One of my favorite elementary school memories was when mysterious dirt clods appeared all over my playground. At recess that day, my friends and I used the natural ammunition to play a cross between capture-the-flag and team dodgeball. The next day our teacher announced we couldn’t touch (or throw) the dirt clods. That was obviously impossible, so we weren’t allowed on the grass part of the playground for a while. But that first day was totally worth it, which is why I am pleased to report that those dirt clods are part of an elegant solution to stormwater issues.
Stormwater runoff increases as we create more places that shed rainwater (e.g. roads, parking lots, buildings). We can install bigger pipes to move the water away from cities, but this approach is expensive and disruptive and the stormwater still requires energy-intensive treatment. And bigger pipes don’t reduce the amount of stormwater, they just move the flooding somewhere else. Instead of trying to manhandle stormwater, more designers are using a Low Impact Development (LID) approach, striving to maintain pre-development watershed conditions using techniques such as green roofs and porous pavement.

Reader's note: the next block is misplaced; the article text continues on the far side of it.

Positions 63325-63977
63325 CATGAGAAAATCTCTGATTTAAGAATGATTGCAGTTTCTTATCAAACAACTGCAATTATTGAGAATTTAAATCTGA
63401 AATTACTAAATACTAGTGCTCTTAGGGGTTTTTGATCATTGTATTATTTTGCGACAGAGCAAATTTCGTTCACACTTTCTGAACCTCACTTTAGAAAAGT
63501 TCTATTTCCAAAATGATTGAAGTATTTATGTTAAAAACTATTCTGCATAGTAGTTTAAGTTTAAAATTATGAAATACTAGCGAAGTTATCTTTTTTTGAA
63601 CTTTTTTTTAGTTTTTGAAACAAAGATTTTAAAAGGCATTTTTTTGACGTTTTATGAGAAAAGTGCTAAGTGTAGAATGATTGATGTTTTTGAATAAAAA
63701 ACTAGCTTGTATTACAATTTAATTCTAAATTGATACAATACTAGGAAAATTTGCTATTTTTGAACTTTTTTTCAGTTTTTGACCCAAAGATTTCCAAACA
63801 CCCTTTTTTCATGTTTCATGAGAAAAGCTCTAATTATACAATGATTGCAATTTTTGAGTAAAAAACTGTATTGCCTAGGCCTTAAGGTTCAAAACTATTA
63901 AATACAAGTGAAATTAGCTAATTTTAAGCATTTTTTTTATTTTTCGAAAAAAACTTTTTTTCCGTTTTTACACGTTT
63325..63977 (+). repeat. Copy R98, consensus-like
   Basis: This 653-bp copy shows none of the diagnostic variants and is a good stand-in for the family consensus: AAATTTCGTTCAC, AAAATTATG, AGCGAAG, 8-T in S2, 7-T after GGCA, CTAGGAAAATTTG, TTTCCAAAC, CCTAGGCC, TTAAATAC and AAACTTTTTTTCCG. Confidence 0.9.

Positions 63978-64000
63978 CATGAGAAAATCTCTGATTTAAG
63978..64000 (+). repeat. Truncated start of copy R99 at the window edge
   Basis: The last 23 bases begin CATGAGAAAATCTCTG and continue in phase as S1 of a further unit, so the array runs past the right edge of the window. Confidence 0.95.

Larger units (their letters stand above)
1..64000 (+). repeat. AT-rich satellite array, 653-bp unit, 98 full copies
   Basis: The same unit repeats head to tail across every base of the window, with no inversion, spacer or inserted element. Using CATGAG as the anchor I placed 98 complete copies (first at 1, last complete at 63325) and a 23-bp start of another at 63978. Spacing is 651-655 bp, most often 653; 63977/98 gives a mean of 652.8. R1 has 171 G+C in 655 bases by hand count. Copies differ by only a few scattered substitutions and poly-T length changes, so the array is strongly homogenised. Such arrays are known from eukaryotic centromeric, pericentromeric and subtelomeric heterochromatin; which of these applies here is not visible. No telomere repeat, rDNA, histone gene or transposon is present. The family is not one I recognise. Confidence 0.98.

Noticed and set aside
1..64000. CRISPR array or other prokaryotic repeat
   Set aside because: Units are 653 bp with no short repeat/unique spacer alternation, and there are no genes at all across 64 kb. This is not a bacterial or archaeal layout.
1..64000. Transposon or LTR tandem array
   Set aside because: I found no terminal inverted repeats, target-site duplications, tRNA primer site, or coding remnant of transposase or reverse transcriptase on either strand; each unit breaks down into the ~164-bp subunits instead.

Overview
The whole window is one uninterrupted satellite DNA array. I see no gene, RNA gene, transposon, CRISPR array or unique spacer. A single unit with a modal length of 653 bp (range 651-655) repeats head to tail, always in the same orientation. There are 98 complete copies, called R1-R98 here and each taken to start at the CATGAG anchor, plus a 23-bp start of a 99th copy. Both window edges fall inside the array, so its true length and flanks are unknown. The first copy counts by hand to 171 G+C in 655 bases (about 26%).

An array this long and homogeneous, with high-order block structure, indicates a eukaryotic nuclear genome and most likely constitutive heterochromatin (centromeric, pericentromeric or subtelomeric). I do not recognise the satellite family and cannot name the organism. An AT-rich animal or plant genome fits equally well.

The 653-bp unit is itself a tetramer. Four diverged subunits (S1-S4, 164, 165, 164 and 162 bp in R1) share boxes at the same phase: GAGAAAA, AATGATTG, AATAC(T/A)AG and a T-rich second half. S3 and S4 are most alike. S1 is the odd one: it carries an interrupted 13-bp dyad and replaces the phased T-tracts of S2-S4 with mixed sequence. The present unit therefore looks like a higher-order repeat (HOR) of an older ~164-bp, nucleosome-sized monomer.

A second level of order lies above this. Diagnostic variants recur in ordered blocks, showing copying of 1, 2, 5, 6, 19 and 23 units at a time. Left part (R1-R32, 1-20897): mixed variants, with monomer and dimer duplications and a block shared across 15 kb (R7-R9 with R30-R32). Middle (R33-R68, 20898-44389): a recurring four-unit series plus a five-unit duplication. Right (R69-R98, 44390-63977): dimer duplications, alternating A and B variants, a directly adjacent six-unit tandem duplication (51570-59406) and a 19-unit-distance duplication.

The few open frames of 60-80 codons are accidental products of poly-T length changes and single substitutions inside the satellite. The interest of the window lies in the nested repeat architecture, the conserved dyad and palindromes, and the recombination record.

After elementary school, I learned where my beloved dirt clods came from. More recently, I learned that aeration is an LID technique, a beautifully subtractive elegant solution. I think we tend to overlook subtraction and aeration works because of what is taken away, not anything that is added. Aeration is also cheap. A city can aerate a lot of parks for the price of one green roof. My only hope is that, for one day at least, they let the kids throw the dirt.